The following column is the opinion and analysis of the writer.

Last August in this space, I wrote about the Pennsylvania grand jury report detailing Catholic clergy abuse against more than 1,000 children. The report, which covered a 70-year period ending in the early 2000s, provided evidence that bishops had hid the abuse over decades and that some recently retired bishops knew about this duplicity.

Nearly 17 years after Catholics had been assured our house was swept clean, we discovered that the system that hid abuse hadn’t actually changed. It was a come-to-Jesus moment for many Catholics and I wrote that the only way to prod the U.S. Catholic Conference of Bishops to get their act together was to hold back donations.

Since then, the USCCB has had two chances to get it right — a meeting in November 2018 and one this June. Action at the fall meeting was sidelined by requests from the Vatican, so the bishops were raring to approve proposals in June to enact a May edict from the Pope addressing sexual abuse.

They made some strong steps in the right direction. They approved the creation of a national hotline operated by an as-yet-contracted third party to receive complaints of abuse or cover-up by bishops. They voted to accept the edict’s procedures of how said claims should be investigated by senior bishops called metropolitans (usually archbishops) and required a zero-tolerance policy for bishops’ sexual misconduct — something that has been in effect for priests since 2002.

But they stopped short of the one thing that could help restore trust in the hierarchy: the establishment of a national, independent lay review board to oversee the investigations the metropolitans carry out.

The Pope’s edict “highly encouraged” the metropolitan to include “qualified” lay persons as investigators but did not mandate it.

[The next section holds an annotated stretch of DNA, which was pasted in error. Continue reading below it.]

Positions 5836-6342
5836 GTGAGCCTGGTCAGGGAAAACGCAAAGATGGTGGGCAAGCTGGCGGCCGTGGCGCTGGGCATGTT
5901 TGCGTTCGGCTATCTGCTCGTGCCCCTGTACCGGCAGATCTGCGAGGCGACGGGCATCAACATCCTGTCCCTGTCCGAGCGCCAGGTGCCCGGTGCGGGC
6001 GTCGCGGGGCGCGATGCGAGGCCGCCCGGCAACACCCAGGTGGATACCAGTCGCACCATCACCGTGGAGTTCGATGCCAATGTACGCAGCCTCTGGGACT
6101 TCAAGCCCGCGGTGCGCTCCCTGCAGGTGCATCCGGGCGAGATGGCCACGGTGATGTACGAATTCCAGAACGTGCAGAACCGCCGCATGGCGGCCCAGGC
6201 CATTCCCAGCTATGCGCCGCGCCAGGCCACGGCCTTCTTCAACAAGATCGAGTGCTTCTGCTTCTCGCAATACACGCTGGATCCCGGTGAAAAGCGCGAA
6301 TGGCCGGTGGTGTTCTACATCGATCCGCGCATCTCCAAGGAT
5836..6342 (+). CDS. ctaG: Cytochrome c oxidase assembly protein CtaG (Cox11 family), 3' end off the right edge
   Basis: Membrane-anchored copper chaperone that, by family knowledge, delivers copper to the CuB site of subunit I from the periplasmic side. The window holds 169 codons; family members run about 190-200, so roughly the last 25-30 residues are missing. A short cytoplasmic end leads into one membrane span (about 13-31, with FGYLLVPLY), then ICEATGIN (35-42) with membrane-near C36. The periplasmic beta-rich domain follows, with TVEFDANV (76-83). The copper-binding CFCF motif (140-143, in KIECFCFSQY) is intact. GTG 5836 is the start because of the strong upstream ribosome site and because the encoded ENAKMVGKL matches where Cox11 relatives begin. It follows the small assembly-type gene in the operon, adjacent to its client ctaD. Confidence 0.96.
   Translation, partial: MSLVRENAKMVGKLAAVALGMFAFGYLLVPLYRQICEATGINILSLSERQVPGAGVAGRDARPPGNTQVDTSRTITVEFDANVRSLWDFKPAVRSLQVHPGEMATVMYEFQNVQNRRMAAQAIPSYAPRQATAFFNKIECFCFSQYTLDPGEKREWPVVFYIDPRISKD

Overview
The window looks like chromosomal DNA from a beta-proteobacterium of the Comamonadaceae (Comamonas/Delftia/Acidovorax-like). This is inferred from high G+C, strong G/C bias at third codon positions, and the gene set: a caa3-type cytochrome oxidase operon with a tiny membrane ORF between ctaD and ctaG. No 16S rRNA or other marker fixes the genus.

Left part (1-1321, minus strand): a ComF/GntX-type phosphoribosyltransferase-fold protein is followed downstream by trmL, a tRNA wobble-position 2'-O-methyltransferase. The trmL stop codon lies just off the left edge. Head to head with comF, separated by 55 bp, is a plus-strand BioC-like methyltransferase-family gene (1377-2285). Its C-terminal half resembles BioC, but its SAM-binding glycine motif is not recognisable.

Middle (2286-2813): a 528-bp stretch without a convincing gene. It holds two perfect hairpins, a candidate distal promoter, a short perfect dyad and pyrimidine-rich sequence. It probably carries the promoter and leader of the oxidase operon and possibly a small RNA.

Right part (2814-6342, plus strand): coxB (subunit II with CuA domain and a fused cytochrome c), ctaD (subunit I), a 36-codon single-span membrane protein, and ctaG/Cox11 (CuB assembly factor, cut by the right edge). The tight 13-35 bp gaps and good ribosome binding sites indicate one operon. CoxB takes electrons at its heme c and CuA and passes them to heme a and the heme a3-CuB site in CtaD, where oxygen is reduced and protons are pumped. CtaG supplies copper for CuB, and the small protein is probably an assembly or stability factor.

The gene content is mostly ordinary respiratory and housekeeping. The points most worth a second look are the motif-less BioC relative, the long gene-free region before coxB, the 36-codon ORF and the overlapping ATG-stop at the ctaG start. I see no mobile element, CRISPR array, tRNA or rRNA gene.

Bishop Shawn McKnight of Jefferson City, Missouri, seemed to understand the depth of distrust in the hierarchy when he said, during open debate on the issue, “Lay involvement should be mandatory to make darn sure that we bishops do not harm the Church in the way in which we have harmed the Church.”

Alas, what was approved is that metropolitans “should” include lay persons in oversight and, perhaps in practice, that should will turn into a must. But if you’re in a diocese that only this spring released names of accused priests going back 30 years (I’m looking at you, Sacramento), one might rightly worry about oversight. If the only person who knows if a bishop is accused of mishandling cases of sexual misconduct himself is another bishop, we’ve got a fox-henhouse problem. It makes you want to holler.

I’ve been asked a lot recently by fellow Catholics disappointed about the USCCB’s June meeting why I stay in the church. That’s sort of like asking why I stay a U.S. citizen with all the flaws of this country. “Catholic” defines me as much as “American” does. I think it comes down to what a friend said: While she doesn’t love everything about Catholicism, everything she loves is Catholic.

For instance, I love that Catholic churches are open every day, not just Sunday, and if I hit a weekday noon mass at Saint Augustine’s Cathedral, I’ll be sitting alongside lawyers, bankers and homeless people. I love that Brian Flagg is still at South Tucson’s Casa Maria Hospitality House, living with and serving the poor, and that when teenagers come for a tour, he tells them their rosary beads mean nothing unless they get their hands dirty with action.

I love that the priests at the Redemptorist Retreat Center in Picture Rocks offer retreats that utilize Catholic spirituality as well as eastern meditation techniques.

I love that evolution is embraced, that we have Vatican astronomers and that non-Catholic writers quote Catholic theologians to make their points. I love that people can show up for Mass draped in a mantilla or wearing gym clothes and the priest will smile in both instances. I love that nuns are badass, that Catholics like beer and dancing, and that this ancient faith produced both Pope Benedict XVI and Jesuit Father James Martin.

In the end, Catholicism isn’t the hierarchy, it’s the people, this ragtag group of sinners and almost saints. Not all bishops have figured out quite yet just how desperately they need the laity involvement in oversight, but I think they will. In the meantime, my heart and soul will be in the pews, but my money will remain directed strategically away from the bishops’ appeals. Because one other thing I love that’s Catholic is the church’s belief in the cleansing power of naming sin and calling for change.